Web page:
We live in a golden age of expensive smells: Aesop hand sanitizer, Byredo candles, Diptyque…car diffusers. Finding a scent that feels luxurious at a price that seems like you’re getting away with something is rare—but limiting your search to one particular medium can make that task easier. Unlike a candle, whose aroma lasts only as long as the wick burns, or reed diffusers, which take up valuable surface space in an apartment, bar soap is both attractive and functional—perfect for all that handwashing you’re doing right about now. I’ve tried a few options, but none is as consistently delightful, easy to find, and inexpensive as Bee & Flower Sandalwood Soap.
Unwrapping a bar is an oddly sensory experience. First, the packaging: Tan paper traced with a flower pattern is overlaid with a narrowly folded sheet of ingredients, which is secured with a black belly band that bears the brand name. Two stickers, one metallic gold and shaped like a wax seal, the other circular and nondescript, top it. The bar seems well traveled, worldly even, and the vintage-inspired design isn’t just a marketing tool—the soap has been produced in Shanghai since the 1920s.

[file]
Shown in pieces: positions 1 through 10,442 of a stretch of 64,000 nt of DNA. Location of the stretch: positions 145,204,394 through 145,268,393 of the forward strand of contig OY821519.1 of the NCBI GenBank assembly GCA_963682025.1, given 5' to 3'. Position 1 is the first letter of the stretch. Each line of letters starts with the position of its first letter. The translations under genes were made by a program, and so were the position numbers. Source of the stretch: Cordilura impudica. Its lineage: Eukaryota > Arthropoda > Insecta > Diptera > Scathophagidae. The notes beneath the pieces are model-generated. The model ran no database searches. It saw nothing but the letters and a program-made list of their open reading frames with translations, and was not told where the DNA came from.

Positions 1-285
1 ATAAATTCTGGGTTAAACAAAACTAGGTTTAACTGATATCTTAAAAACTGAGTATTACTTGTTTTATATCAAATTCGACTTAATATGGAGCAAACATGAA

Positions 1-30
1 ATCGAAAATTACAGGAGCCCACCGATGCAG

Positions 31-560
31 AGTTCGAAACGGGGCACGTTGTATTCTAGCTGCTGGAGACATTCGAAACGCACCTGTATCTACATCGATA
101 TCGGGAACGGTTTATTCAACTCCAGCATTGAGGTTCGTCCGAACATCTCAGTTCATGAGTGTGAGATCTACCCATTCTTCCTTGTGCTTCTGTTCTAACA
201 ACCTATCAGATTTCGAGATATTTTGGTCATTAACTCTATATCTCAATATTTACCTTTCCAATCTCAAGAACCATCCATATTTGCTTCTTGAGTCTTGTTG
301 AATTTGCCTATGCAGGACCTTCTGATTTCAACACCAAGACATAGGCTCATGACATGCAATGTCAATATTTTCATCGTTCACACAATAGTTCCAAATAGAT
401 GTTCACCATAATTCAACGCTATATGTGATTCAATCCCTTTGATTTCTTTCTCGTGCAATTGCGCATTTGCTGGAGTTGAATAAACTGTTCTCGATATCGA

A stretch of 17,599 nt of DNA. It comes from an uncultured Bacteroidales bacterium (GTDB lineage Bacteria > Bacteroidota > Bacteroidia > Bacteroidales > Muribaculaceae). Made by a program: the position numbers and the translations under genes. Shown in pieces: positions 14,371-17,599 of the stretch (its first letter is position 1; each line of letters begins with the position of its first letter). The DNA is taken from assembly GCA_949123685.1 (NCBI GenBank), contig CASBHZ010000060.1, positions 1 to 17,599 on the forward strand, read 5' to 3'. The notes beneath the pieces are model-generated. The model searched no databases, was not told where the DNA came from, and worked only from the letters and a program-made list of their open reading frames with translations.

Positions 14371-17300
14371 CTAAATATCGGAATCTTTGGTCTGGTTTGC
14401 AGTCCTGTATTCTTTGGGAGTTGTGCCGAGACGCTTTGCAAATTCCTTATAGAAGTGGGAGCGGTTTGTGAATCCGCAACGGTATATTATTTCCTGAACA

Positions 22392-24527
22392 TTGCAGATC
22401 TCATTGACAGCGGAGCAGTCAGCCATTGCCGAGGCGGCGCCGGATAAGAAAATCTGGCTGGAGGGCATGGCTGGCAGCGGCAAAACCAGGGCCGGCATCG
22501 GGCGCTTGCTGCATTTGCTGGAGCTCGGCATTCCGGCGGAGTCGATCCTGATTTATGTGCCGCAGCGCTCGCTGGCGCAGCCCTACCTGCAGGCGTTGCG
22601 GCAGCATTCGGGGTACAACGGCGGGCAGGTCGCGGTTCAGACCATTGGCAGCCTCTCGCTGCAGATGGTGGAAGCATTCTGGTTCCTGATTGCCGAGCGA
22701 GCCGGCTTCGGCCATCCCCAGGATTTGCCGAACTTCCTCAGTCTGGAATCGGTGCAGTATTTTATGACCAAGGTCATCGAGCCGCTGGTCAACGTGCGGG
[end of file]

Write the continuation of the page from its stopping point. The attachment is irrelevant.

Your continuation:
Once unpeeled, your eyes scan the soap’s squared-off edges and neatly engraved lettering and border. Then the warm, bark-like aroma hits you: It’s earthy but clean, like a palm-size stone smoothed out by a river—a bit like cult scent Santal 33 from Le Labo, minus the spicy, campfire flavor. When you add water and twirl the bar between your palms, the scent stays with you just long enough to be appreciated. Like a good houseguest, it doesn’t overstay its welcome.
I don’t have a guest bathroom, but if I did, I’d certainly add a fresh bar of Bee & Flower to my welcome kit. For the moment, I keep one at the two sinks I do have, in my bathroom and kitchen. When you’re spending all your time at home, it’s the little things that make a difference—especially when they make your sudsing feel special.